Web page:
New York and Washington D.C. are among the U.S. cities looking to revamp the payment systems for their trains and buses over the next several years. Many will ditch paper and plastic farecards in favor of credit cards and smartphones.
D.C.’s Metro system announced this week that it will begin a pilot program to test “a new electronic fare payment system at rail stations, on buses and at its parking garages,” with the goal of transitioning the entire system by 2019, reports Mark Berman. Washington joins New York, Philadelphia, and Chicago in the quest to replace farecards, and even tokens, with “next-generation” fare systems.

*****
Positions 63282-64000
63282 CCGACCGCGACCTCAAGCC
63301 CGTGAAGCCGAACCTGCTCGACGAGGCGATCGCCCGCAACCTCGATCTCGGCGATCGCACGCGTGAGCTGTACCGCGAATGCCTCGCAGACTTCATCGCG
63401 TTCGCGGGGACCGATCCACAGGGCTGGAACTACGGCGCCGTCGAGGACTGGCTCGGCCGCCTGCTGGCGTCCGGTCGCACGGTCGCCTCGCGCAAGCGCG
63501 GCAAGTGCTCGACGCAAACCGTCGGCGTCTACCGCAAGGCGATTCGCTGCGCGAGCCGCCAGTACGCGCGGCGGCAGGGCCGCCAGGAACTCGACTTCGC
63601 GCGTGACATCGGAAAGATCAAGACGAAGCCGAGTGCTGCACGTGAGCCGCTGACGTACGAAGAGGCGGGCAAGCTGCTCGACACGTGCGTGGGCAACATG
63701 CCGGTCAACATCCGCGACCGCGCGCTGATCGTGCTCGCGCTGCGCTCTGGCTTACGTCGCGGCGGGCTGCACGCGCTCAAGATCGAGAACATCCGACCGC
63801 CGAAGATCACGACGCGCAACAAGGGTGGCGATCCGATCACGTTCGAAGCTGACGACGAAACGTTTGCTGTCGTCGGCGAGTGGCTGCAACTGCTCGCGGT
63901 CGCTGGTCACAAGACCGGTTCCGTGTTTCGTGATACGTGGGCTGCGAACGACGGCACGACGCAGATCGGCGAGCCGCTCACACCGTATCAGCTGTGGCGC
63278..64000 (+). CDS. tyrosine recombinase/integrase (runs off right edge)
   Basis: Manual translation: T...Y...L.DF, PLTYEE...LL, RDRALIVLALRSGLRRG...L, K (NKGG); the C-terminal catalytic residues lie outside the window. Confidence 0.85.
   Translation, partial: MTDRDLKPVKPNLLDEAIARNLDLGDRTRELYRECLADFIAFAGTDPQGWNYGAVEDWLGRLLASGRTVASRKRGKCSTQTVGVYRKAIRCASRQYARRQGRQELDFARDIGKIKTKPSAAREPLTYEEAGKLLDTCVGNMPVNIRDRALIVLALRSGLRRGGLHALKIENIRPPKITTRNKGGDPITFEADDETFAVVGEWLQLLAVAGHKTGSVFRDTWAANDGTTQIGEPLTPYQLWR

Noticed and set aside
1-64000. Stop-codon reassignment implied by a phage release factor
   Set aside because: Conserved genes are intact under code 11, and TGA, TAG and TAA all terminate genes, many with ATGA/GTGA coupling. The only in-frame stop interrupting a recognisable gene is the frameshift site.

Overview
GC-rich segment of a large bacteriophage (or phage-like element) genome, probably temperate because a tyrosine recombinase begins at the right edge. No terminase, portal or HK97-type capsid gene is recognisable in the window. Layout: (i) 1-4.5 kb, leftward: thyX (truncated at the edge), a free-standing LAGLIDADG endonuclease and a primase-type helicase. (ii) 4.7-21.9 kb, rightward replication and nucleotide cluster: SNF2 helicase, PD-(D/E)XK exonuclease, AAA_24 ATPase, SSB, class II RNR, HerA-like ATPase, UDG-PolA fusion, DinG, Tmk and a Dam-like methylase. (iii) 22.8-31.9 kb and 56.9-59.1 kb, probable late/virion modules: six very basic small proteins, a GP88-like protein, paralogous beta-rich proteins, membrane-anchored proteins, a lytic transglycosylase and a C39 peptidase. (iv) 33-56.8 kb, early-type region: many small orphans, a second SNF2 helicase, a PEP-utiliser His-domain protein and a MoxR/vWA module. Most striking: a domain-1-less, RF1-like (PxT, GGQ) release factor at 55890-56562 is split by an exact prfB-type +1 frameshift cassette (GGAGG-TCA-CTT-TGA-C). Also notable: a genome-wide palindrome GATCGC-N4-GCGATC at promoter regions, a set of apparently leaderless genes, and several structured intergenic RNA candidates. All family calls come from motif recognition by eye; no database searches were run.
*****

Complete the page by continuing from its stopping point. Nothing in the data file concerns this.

As Will Oremus notes in Slate, the transition will allow transit systems to ditch card-vending machines and speed up the boarding process. ”On the other hand,” adds Oremus, “opportunistic thieves might salivate at the prospect of hordes of commuters having to wave their credit cards and smartphones around every time they want to ride a train or hop a bus.”
With a changing climate, more storms and more damage are likely on the way.
"The primary response post-Sandy has been to elevate some homes and elevate some infrastructure," he says. "So it’s like you’re standing in the river and the flood is coming, and instead of getting out of the river, you just roll up your pant legs, or hike up your skirt."